Former first lady Nancy Reagan dies at 94.

Former First Lady Nancy Reagan Dies at 94

Former First Lady Nancy Reagan Dies at 94

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March 6 2016 11:55 AM

Former First Lady Nancy Reagan Dies at 94

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Former first lady Nancy Reagan at the Reagan Library on Sept. 27, 2011, in Simi Valley, California.

Kevork Djansezian/Getty Images

Former first lady Nancy Reagan died on Sunday. She was 94 years old and died of congestive heart failure, her spokeswoman Joanne Drake said in statement.

“Mrs. Reagan will be buried at the Ronald Reagan Presidential Library in Simi Valley, California, next to her husband, Ronald Wilson Reagan, who died on June 5, 2004,” Drake wrote. “Prior to the funeral service, there will be an opportunity for members of the public to pay their respects at the Library.”

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Nancy Reagan was perhaps best known for her anti-drugs campaign of the 1980s that popularized the phrase “Just Say No.”

Born on July 6, 1921 in New York City, Nancy Davis moved to Hollywood and appeared in 11 movies. She met Ronald Reagan in 1951, when he was president of the Screen Actors Guild. They married a year later. Her last movie appearance, Hellcats of the Navy, was in 1957 alongside Ronald Reagan.  

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Nancy Reagan and actress Elizabeth Taylor during the GOP convention on July 15, 1980, in Detroit.

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As first lady from 1981 to 1989, she played a pivotal role in Ronald Reagan’s administration. Her penchant for lavish spending and astrology may have made the headlines, but behind the scenes she had “appointed herself the primary guardian of her husband’s interests and legacy, a bad cop to his good cop, which often put her at odds with his senior staff,” as the Washington Post puts it.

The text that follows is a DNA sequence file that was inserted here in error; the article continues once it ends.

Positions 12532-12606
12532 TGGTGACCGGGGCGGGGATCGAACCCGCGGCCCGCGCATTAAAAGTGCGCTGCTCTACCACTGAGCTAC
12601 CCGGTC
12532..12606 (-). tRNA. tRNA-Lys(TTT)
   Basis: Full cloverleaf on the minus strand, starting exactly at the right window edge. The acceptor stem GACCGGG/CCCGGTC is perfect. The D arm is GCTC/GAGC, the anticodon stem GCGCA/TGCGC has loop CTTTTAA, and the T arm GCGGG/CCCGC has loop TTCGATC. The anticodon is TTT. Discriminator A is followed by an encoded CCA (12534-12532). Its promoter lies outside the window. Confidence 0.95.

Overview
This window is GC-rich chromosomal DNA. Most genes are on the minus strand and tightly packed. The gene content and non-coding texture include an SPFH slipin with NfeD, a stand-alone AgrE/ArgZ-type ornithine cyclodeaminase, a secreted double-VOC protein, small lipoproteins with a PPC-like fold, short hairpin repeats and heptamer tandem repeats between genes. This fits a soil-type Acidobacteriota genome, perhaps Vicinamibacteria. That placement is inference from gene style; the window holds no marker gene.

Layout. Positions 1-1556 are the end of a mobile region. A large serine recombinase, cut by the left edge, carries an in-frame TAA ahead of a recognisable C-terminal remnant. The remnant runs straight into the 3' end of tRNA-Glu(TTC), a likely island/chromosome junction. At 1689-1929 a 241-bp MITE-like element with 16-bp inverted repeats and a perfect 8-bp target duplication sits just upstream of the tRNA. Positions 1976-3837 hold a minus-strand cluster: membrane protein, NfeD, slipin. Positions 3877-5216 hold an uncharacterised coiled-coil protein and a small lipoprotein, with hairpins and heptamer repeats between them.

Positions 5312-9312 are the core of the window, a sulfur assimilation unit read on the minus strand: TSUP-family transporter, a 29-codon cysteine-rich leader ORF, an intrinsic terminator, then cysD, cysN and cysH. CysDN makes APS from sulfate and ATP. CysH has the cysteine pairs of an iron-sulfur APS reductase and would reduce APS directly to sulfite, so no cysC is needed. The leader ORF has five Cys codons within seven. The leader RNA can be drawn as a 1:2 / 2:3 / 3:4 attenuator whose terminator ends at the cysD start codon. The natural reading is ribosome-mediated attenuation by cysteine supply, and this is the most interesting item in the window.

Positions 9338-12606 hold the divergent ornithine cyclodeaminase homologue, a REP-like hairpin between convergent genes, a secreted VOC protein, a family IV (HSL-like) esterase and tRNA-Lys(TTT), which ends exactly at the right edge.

“She defined her role as being a shield for the emotional and physical well-being of the president,’’ said Carl Sferrazza Anthony, National First Ladies Library historian. “I believe she would see her legacy as having helped forge her husband’s legacy.”

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Nancy and Ronald Reagan at an electoral meeting in November 1984, a few days before the presidential election.

Don Rypka/AFP/Getty Images

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Michael K. Deaver, a longtime aide and close friend of the Reagans who died in 2007, went even further about describing the former first lady’s influence on her husband's career: “Without Nancy, there would have been no Governor Reagan, no President Reagan.”

Less than six years after leaving the White House, Nancy Reagan went on to take care of her husband in an entirely different way, as he succumbed to Alzheimer’s. She stayed out of the public eye as she took care of her husband in what she called a “long goodbye.”

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Nancy and Ronald Reagan celebrate their 36th anniversary at a staff surprise party on March 4, 1988, at the White House.

Mary-Anne Fackelman-Miner/The White House/Getty Images

Nancy Reagan proceeded to lobby politicians to promote stem-cell research, a position that often put her at odds with other Republicans. She even got into a public spat with then–President George W. Bush in 2001 for his opposition to the field. The former first lady increased her advocacy for stem-cell research after her husband’s death on June 5, 2004. “She feels the greatest legacy her family could ever have is to spare other families from going through what they have,” a family friend said.

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Former first lady Nancy Reagan and President Barack Obama arrive for a bill signing in the Diplomatic Reception Room of the White House, June 2, 2009, in Washington, D.C.

Brendan Smialowski/Getty Images

Republican presidential hopefuls Donald Trump and Ted Cruz quickly took to Twitter to express their condolences.

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Arnold Schwarzenegger and Mitt Romney also used their Twitter accounts to honor the former first lady.

Joan Collins called Reagan's death “the end of an era.”

This post has been updated since it was originally published.

Daniel Politi has been contributing to Slate since 2004 and wrote the Today’s Papers column from 2006 to 2009. Follow him on Twitter.